The Doctor vs Mr. Clever
(Doctor Who S7E12, “Nightmare in Silver”)
Returning to Doctor Who for his second episode as a writer, the great Neil Gaiman, decided to return to those same themes of manipulation, ancient evil, and the imagery of chess as intellectual power with “Nightmare in Silver”. The key difference this time is that The Doctor (Matt Smith) is now playing both sides of the game as he battles with a Cyberman for control of his own mind.
Smith delivers a fantastic performance and the chess imagery abounds. This time the solution isn’t fundamentally a part of the game (or fundamentally incorrect) like in “The Curse of Fenric” but the giant chessboard and the omnipresent sense that if the Doctor loses, the entire universe will become his own personal chessboard, definitely keeps this episode among my favorite uses of the game.
The DHARMA Initiative vs John Locke
(Lost S3E11, “Enter 77”)
Lost, a series that definitely always wanted to present itself as incredibly intelligent with a long-term strategic plan, of course, had to devote a few key scenes to chess. (Though it is backgammon that got the earliest and most extensive focus, but that is for a different, and much shorter, list.) The most extended, and interesting to me, use of chess though was when John Locke (Terry O’Quinn) had to beat one of the DHARMA initiative computers at the game.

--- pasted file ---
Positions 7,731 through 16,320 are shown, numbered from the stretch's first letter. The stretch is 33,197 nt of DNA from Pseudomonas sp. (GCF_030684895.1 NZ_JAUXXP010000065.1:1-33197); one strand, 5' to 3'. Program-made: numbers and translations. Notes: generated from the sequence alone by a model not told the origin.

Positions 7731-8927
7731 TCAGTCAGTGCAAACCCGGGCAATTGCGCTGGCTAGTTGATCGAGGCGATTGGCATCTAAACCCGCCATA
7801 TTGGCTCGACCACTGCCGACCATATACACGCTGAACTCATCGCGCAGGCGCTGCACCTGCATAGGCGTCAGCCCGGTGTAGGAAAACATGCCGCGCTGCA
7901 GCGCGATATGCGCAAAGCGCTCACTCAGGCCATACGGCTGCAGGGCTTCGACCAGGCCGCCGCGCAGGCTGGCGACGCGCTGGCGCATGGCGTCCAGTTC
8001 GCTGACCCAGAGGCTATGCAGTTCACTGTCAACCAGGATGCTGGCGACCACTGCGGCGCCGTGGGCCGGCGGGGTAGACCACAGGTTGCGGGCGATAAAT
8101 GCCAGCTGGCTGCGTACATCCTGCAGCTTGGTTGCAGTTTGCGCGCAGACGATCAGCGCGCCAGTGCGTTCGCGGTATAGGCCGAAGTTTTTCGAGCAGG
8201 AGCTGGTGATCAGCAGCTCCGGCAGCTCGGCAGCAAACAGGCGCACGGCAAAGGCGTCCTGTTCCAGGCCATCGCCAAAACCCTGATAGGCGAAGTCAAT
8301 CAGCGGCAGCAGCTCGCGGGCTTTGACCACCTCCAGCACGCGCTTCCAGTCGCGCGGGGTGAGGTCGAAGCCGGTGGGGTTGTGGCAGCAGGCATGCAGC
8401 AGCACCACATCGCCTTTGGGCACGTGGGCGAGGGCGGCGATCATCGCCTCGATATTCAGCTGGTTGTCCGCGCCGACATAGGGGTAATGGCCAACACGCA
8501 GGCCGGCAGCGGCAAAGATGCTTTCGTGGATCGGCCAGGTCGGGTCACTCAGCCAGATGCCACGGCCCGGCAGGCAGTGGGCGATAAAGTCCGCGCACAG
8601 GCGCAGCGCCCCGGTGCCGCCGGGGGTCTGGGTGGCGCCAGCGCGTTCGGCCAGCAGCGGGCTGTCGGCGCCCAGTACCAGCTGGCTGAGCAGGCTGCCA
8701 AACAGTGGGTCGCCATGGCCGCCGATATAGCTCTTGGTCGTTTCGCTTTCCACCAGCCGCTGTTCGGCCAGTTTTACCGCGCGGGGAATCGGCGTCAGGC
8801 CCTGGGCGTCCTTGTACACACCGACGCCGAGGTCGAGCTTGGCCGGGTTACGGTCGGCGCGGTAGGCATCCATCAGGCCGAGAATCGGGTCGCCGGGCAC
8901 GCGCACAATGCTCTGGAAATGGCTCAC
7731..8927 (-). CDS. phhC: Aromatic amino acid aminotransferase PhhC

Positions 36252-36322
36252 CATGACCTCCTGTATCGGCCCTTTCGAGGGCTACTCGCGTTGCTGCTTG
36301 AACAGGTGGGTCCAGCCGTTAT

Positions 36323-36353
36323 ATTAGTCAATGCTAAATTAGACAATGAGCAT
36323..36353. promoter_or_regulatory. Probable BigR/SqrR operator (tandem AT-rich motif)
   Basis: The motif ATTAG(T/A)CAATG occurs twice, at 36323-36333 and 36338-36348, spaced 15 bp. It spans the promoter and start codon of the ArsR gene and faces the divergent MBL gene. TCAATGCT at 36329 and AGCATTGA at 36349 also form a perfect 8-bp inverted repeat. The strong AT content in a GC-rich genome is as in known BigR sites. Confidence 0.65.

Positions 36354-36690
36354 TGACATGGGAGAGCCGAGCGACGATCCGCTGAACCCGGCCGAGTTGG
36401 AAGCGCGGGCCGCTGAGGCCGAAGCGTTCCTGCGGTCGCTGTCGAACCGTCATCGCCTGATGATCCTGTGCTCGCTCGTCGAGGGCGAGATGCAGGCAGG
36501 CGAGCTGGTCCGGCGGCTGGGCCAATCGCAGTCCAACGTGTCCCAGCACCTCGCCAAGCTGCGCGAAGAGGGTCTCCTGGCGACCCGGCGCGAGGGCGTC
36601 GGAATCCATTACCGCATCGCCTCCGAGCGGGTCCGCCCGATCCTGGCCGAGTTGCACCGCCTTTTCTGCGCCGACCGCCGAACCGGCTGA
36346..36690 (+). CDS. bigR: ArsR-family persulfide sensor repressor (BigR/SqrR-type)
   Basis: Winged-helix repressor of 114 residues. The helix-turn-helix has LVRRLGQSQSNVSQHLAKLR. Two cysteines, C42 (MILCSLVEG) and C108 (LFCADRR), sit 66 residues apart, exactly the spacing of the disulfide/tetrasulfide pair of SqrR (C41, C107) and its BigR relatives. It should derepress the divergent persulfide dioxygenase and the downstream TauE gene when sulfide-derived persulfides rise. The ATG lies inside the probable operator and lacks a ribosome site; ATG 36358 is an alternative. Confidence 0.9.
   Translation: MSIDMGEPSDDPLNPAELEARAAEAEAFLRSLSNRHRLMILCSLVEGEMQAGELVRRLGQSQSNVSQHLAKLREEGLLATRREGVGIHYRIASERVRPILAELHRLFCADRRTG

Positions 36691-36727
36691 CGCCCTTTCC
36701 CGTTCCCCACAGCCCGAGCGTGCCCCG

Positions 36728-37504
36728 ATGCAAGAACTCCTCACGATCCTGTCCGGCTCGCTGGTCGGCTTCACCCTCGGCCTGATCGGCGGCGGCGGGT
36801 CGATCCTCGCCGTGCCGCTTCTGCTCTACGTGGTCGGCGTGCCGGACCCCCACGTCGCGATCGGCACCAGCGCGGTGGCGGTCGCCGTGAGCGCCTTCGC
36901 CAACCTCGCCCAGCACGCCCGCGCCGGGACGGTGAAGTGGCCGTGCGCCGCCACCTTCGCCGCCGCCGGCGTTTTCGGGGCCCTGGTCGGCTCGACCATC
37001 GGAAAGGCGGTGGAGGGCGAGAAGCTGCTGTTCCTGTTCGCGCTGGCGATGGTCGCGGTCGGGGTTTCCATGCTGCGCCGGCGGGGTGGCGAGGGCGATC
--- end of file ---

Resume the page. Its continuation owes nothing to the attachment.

Locke is able to beat the program which is based on moves and positions from real chess matches. Lost is well known for using the names of real-life figures for their character—such as John Locke— but in this case, the cracked mirror to our own world is even broader. Locke has to emulate the moves of great chess masters (one of them being Gary Kasparov at the 1985 World Championship) in order to win the game, just like as a character we have to understand his relationship to the real Locke to unlock his psyche. There is also a great irony to me that DHARMA has to use real-world games to create these chess problems, just like everything else they do, it is an artifice, a created environment for them to run experiments. Not life, but a simulation of it. Just like chess itself developed as a simulation of war.
Agent Cooper Gets Help from Pete Martell